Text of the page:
From Holding Other Offices
St. Lonis,( Mo., .Tune 12. Chairman William Jennings Itrvan was rcsxn
Willinm R .McCombs, of the democrat- Hii,u for t,c im plank declaring for a
ic. national committee announced to- , . , , ., .,, ,
day that he has prered a resolution tor,n' ln,t I!ra" w'" 1,uve 1,0
to submit to the platform committee voU'" lu t:"! present convention and
nsking for a plank demanding a con- , the bint form, will say nothiug us to
KTItutional amendment thot Would pre-
vent any federal judge from being
elected to any other office.
The resolution is a direct outgrowth
of the nomination of Justice Hughes
by the republican convention, but it
is intended to be so broad that even
district federal judges would be bar
red from other offices.
M'CombV resolution as at present
'A constitutional amendment
should be adopted by congress to pro
vidn for making eur federal Judges in-
eligibb) for any other offico under the
federal government, in order to pre
serve tho integrity of the judiciary."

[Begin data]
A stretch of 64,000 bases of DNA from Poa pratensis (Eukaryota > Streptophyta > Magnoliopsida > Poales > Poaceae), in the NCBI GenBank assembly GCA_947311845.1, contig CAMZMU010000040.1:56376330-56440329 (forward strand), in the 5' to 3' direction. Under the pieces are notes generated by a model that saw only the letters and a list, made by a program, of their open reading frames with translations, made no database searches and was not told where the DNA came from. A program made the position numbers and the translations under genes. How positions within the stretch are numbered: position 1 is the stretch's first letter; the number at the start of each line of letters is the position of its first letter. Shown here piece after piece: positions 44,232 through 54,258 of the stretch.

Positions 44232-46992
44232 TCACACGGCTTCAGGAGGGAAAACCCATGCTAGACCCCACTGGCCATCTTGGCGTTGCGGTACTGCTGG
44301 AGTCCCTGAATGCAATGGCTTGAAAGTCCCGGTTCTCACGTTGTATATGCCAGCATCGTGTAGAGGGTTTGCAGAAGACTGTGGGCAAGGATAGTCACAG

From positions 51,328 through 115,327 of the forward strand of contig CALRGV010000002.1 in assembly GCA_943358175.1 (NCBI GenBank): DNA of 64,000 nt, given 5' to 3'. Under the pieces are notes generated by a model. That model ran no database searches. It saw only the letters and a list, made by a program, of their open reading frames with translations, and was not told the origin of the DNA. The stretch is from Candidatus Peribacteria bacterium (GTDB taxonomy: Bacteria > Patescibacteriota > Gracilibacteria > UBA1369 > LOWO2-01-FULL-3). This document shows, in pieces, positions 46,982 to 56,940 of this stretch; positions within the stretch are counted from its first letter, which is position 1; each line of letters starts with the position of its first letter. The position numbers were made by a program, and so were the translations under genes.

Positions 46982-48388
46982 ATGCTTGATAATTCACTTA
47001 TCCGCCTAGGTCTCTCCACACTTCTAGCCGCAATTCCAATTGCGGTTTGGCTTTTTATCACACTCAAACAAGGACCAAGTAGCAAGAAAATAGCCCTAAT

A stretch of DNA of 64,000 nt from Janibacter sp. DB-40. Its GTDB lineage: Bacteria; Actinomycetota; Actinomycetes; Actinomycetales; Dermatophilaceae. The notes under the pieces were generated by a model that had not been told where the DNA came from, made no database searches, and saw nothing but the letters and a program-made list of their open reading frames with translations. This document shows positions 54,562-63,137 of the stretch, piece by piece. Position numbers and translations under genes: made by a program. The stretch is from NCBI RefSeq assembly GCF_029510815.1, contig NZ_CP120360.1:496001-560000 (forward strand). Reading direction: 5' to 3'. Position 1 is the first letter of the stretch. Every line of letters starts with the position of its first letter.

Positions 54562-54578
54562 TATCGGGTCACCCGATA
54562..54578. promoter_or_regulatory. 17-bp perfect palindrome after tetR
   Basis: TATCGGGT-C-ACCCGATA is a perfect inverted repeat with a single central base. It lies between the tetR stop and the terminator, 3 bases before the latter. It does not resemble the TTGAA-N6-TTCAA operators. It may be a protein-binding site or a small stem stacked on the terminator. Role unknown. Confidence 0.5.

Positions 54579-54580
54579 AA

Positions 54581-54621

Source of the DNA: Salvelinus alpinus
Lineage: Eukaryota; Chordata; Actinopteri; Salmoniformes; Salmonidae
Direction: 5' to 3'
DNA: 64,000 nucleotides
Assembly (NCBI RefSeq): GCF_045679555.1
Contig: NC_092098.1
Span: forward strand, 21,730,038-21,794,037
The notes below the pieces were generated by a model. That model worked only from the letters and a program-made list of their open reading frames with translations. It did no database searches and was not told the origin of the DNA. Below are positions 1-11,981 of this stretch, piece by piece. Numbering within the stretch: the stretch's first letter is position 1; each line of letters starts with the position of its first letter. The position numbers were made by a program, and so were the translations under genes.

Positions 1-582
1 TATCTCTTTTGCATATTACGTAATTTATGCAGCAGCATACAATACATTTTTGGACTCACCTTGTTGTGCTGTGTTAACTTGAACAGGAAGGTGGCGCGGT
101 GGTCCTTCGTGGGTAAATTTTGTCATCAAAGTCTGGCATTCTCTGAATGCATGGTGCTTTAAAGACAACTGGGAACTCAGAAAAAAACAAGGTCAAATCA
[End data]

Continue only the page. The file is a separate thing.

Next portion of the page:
McCombs explained that his propo
sition ran have no bearing on the
nomination of Justice Hughes, since
tho 1U10 eleetion will bo long . passed
before national action can be taken in
the matter. If congress votes to sub
mit tiie constitutional amendment, it
will be a matter of two years probably
iM'fore the states can act on it.
McCombs and Senator Stone dis
cussed platform pomlbilities until late
Inst night. It was denied that Stone
had brought any draft of a platform
with him, but it became clear that he
had brought a very definite outline of
the form it should take in order to
please President Wilson.
Among tho tentative planks is one
on the subject of one term for president.
for Justice Hughes, and said he expect
ed the progressives in the northern and
central states to follow suit.
"I think the hour is too important
for any man to worry about the name
of the party he's going to belong to,"
said Alien. "It Lolonel Koosevelt ac
cepts the Bplendid statement of Mr.
Hughes as meeting the conditions he
laid down to the progressives, a major
ity of the progressives in the northern
and central states will support Hughes.
As far as I am personally concerned,